Why a landlord register is good for tenants and landlords

Published: by Vanessa Vaughan

People searching for somewhere to rent often ask our advisers why there isn’t a way to check whether potential landlords are law-abiding and up to the job. It’s a good question. Scotland, Wales and Northern Ireland have a landlord register. England is currently the only nation in the UK without one. 

Picture how it feels when you need somewhere to live urgently. Finding a home becomes your entire focus. You’re desperate to find somewhere to live, but the current system means you can’t even make an informed choice about the home you’re trying to find. 

Potential renters hand over money – a holding and/or security deposit or rent in advance – without knowing how the landlord will behave during the tenancy or if the property is safe to live in.  

Have you ever turned on the shower at a viewing? Tested the washing machine? Asked the landlord for a reference? Me neither. Most people are desperate to get the rental and feel weak with relief that it’s not awful while praying they might just be at the top of the queue. 

A landlord register will give tenants peace of mind and much needed rights  

With a public register of landlords, people could enter into a tenancy agreement knowing about who they will be paying rent to and who they’ll be trusting to follow the law.  

They will also know that their landlord has had to prove they’re a fit and proper person, and that their properties meet all legal requirements. 

From time to time, we hear horror stories from people who call us for support, who have been scammed by fake landlords advertising non-existent properties. These people take advantage of desperation – taking money, peace of mind and often damage the mental health of the people they exploit. And a stolen deposit and rent in advance can lead directly to homelessness. 

What would a landlord register look like?  

A landlord register needs to be a centralised database with information on landlords, properties and rent charges. 

Renters would be able to check who their landlord is and whether they’ve had any enforcement action taken out against them. And local authorities would be able to crack down on landlords who weren’t doing their jobs properly.   

A comprehensive landlord register could mean tenants get a heads up about the landlord’s behaviour when they rent. Do they have a history of protecting deposits? Do they know not to turn up unannounced, make the rent unaffordable, evict people illegally?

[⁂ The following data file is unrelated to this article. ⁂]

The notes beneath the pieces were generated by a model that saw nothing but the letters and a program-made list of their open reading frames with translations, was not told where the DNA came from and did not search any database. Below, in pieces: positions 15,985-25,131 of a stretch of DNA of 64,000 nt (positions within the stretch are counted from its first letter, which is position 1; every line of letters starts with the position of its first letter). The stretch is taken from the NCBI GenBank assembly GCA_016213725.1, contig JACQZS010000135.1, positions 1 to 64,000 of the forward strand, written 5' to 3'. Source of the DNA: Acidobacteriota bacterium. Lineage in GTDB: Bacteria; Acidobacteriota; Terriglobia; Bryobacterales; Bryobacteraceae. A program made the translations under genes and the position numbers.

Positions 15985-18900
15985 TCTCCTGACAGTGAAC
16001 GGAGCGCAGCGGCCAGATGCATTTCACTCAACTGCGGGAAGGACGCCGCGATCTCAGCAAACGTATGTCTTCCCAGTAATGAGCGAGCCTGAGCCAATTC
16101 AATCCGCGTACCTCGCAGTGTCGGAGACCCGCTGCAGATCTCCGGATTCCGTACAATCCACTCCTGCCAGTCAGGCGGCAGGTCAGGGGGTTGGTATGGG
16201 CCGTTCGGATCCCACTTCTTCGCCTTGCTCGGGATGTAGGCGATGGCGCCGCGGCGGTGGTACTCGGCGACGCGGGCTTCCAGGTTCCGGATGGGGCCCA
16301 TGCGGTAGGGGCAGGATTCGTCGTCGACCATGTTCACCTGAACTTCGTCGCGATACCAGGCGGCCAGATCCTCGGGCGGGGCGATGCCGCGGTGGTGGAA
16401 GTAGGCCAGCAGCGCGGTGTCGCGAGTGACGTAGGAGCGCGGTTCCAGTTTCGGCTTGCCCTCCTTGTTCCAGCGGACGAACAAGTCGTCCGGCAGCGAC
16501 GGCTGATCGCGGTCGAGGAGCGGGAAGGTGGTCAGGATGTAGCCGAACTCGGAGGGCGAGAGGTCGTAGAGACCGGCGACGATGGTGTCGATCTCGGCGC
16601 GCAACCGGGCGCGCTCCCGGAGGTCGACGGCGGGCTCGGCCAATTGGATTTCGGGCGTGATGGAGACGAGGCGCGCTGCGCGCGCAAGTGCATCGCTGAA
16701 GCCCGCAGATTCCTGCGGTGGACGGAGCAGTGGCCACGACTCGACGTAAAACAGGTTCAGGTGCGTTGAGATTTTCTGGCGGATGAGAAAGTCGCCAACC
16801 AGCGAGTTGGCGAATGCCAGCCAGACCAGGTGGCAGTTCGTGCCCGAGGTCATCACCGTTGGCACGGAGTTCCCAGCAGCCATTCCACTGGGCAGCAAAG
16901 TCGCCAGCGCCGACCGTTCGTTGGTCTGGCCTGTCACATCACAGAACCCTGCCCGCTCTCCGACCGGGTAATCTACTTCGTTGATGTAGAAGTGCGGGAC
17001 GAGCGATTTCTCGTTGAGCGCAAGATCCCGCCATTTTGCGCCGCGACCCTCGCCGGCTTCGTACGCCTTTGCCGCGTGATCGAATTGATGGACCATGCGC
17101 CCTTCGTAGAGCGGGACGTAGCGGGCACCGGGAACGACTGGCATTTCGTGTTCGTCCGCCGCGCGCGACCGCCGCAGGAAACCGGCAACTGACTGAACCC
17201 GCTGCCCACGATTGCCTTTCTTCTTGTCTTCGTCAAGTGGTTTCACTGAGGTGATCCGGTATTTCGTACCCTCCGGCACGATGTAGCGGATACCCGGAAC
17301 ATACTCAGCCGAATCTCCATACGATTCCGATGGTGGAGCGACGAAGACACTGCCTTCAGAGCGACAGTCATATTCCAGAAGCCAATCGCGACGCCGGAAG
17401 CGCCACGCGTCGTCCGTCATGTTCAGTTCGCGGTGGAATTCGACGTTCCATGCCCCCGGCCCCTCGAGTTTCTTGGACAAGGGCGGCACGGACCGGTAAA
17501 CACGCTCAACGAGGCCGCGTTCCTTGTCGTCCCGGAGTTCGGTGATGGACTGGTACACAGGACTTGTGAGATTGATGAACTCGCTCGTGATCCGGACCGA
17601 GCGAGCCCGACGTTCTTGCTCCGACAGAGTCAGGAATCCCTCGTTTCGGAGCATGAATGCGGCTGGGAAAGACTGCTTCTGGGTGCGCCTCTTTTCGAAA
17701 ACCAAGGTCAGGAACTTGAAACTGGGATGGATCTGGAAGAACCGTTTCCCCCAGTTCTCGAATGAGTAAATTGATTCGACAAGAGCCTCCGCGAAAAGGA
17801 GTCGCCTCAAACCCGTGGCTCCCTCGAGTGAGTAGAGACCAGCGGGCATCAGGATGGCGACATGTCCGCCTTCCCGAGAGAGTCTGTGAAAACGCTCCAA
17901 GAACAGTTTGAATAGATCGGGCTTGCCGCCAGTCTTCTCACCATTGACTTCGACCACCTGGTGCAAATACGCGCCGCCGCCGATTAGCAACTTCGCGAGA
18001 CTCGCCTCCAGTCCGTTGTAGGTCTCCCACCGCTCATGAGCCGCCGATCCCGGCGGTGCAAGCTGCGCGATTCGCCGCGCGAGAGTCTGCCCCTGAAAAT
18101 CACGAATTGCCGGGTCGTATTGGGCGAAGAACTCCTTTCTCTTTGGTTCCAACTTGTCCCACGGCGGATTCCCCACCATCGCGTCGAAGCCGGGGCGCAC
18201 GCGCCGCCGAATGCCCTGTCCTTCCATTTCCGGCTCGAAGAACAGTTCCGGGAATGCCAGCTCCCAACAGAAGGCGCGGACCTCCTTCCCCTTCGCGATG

It would also help overstretched local councils, which provide the safety net for our broken renting system. Right now, they must step in when private renting fails to protect renters who are unfairly evicted from their homes or living in dangerous conditions. This is made even more difficult because there is no national landlord register.  

A register would help councils identify the bad landlords and enforce renters’ rights. It would also help them to locate landlords, as often it can take months for them to be able to establish who is responsible for properties. It would also help local authorities to enforce against landlords who operate in more than one area, and would also stop criminal landlords from simply moving to a new area and starting up again. 

Why should landlords back a register?  

Landlords have told us before that they see the value in a register, which would professionalise the sector. It would allow the responsible landlords out there to showcase their credentials. They look after their tenants, and their properties are up to standard. And ridding the sector of the criminal and rogue landlords  is in everyone’s interest.  

What can renters do to demand change? 

The government has committed to introducing a new property portal as part of the Renters’ Reform Bill, which private landlords will need to register themselves to and will be used for landlords to keep up to date with their duties and responsibilities. The portal will provide information to tenants about their landlord’s compliance, as well as data for local authorities to help them crack down on criminal landlords.  

This will be essential in driving up standards in the private rented sector. But it’s been nearly four years since the government first promised to bring forward the Renters’ Reform Bill, and private renters are still waiting for change – struggling with landlords that break the law and living in properties that do not meet basic safety standards. 

We need the government to bring forward the Renters’ Reform Bill now – join our campaign today and demand that the government fixes renting**.**